Leveraged and Inverse Oil and Gas ETFs and ETNs

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Exchanged-traded funds (ETFs) and exchange-traded notes (ETNs) related to oil and natural gas are some of the most popular types of commodity exchange-traded products (ETPs).

Commodity ETPs enable you to hold positions (go long) in commodities—in this case, oil and/or natural gas—by buying a single product that's easily traded on an exchange. These ETPs aim to mimic the return of an index of commodities futures contracts before management fees and other expenses.

Futures are derivatives—financial instruments that derive their value from other instruments. Futures contracts are agreements to buy or sell a certain asset at a set price on an agreed-upon date.

Other ETPs let you buy a basket of oil and/or gas company stocks by buying a single product. They seek to match the return of a petroleum industry stock index before expenses.

Leveraged Oil ETFs and ETNs

Some ETPs are leveraged, which means they use derivatives and debt to multiply the return of the benchmark they mimic. For example, the Direxion Daily S&P Oil & Gas Exploration & Production Bull and Bear 2X Shares ETF (GUSH) seeks to return 200% of the performance of the S&P Oil & Gas Exploration & Production Select Industry Index each day.

Leveraged ETPs can provide large returns, but they also involve increased risk. You could lose the entire value of your investment in one day.

Inverse Oil ETFs and ETNs

Inverse oil and/or natural gas ETFs and ETNs are ways to create short positions (i.e., sell a borrowed stock or share) in those petroleum commodities by buying a single product that's traded on an exchange.

The short position is a way of betting on a drop in a market. Here's how these two ETPs work:

  • Inverse ETFs: Use various types of futures contracts to mimic the opposite performance of their underlying benchmark. Their share prices generally correlate to the net asset value of their holdings.
  • Inverse ETNs: Unsecured debt securities that aim to provide the opposite performance of their underlying benchmark. At maturity, if the benchmark they mirror drops 2%, then the inverse ETN would gain 2%.

You can make money from inverse ETFs and ETFs by selling them at a higher price than you bought them for. Inverse ETNs' market prices are determined in part by the performance of the underlying index. They are also affected by the perceived creditworthiness of their issuer.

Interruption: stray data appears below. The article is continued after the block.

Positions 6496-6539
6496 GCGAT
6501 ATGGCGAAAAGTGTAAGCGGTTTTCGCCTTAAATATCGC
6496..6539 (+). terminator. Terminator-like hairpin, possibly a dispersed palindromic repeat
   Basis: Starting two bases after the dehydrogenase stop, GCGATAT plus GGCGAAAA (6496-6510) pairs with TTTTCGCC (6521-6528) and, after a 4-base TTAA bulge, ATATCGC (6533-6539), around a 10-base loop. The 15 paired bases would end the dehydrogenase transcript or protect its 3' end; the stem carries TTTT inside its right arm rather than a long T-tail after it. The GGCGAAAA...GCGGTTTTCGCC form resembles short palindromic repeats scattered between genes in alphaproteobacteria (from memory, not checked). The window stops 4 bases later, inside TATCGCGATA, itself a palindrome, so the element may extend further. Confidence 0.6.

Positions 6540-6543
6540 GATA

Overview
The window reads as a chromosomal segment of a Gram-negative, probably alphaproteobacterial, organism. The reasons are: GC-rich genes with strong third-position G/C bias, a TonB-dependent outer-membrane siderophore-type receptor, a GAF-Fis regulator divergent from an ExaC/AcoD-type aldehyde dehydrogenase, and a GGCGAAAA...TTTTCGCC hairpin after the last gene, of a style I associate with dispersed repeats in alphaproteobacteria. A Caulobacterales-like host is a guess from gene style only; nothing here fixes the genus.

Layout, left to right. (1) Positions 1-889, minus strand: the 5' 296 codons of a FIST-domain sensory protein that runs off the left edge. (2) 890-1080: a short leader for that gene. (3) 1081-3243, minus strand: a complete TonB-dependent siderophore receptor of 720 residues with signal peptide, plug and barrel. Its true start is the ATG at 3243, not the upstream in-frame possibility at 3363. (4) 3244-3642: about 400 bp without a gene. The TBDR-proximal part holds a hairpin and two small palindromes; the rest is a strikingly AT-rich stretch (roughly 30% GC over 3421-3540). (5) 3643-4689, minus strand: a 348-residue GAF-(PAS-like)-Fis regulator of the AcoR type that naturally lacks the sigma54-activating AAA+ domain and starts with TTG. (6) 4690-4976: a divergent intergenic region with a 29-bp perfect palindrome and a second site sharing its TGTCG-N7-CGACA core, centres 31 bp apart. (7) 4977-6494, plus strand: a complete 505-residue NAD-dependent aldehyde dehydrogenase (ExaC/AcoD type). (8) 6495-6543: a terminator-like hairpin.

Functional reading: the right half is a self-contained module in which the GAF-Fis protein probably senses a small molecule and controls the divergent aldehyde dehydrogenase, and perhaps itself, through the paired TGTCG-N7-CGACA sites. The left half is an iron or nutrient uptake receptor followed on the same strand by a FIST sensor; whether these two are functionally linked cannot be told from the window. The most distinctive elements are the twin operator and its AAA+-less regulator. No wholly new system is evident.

You can use these inverse ETPs to inversely track an underlying index or another grouping of investments if you believe its value will fall. You can also hedge against downside risk in similar assets you own when in a long position.

Inverse ETPs aim to return the opposite of the underlying benchmark. Additionally, there are also leveraged inverse ETPs that aim to provide two to three times the opposite performance of the underlying benchmark.

These products can be very risky, because leveraged and inverse products seek daily investment results. The underlying benchmark could drop one day, allowing an investor to profit greatly with a 2x leveraged inverse ETF. It might also increase more than it dropped the next, causing the same investor to lose a multiple of those profits.

Short-Term Investments With Higher Expenses

The values of leveraged and inverse ETFs and ETNs are typically recalculated every day, along with the financial instruments that make them up. Because of the complex rebalancing involved, these ETPs may not accurately reflect the intended opposite performance of their benchmark beyond that particular day.

As a result, they are generally not recommended as long-term investments. In fact, on January 22, 2019, Vanguard, the second-largest provider of ETFs in the world, stopped accepting new investments in leveraged or inverse ETFs, ETNs, or mutual funds.

In addition, because of the frequent buying and selling of their underlying derivatives, inverse ETPs usually have higher expense ratios than those of other ETPs.

Leveraged Oil and Natural Gas ETPs

Below are several leveraged and inverse oil and natural gas ETFs and ETNs that you may be interested in adding to your portfolio. You should take caution and stick to your risk tolerance. Do thorough research before investing in these types of products.

Leveraged

  • BOIL: ProShares Ultra Bloomberg Natural Gas ETF (2x)
  • DIG: ProShares Ultra Oil & Gas ETF (2x)
  • ERX: Direxion Daily Energy Bull and Bear 2X Shares ETF (2x)
  • GUSH: Direxion Daily S&P Oil & Gas Exploration & Production Bull and Bear 2X Shares ETF (2x)
  • NRGO: MicroSectors U.S. Big Oil Index 2X Leveraged ETN (2x)
  • NRGU: MicroSectors U.S. Big Oil Index 3X Leveraged ETN (3x)
  • UCO: ProShares Ultra Bloomberg Crude Oil ETF (2x)

Inverse

  • DDG: ProShares Short Oil & Gas ETF (-1x)
  • DRIP: Direxion Daily S&P Oil & Gas Exploration & Production Bull and Bear 2X Shares ETF (-2x)
  • DUG: ProShares UltraShort Oil & Gas ETF (-2x)
  • ERY: Direxion Daily Energy Bull and Bear 2X Shares ETF (-2x)
  • KOLD: ProShares UltraShort Bloomberg Natural Gas ETF (-2x)
  • NRGD: MicroSectors U.S. Big Oil Index -3X Inverse Leveraged ETN (-3x)
  • NRGZ: MicroSectors U.S. Big Oil Index -2X Inverse Leveraged ETN (-2x)
  • SCO: ProShares UltraShort Bloomberg Crude Oil ETF (-2x)
  • YGRN: MicroSectors U.S. Big Oil Index Inverse ETN (-1x)

The Balance does not provide tax or investment advice or financial services. The information is being presented without consideration of the investment objectives, risk tolerance, or financial circumstances of any specific investor and might not be suitable for all investors. Past performance is not indicative of future results. Investing involves risk, including the possible loss of principal.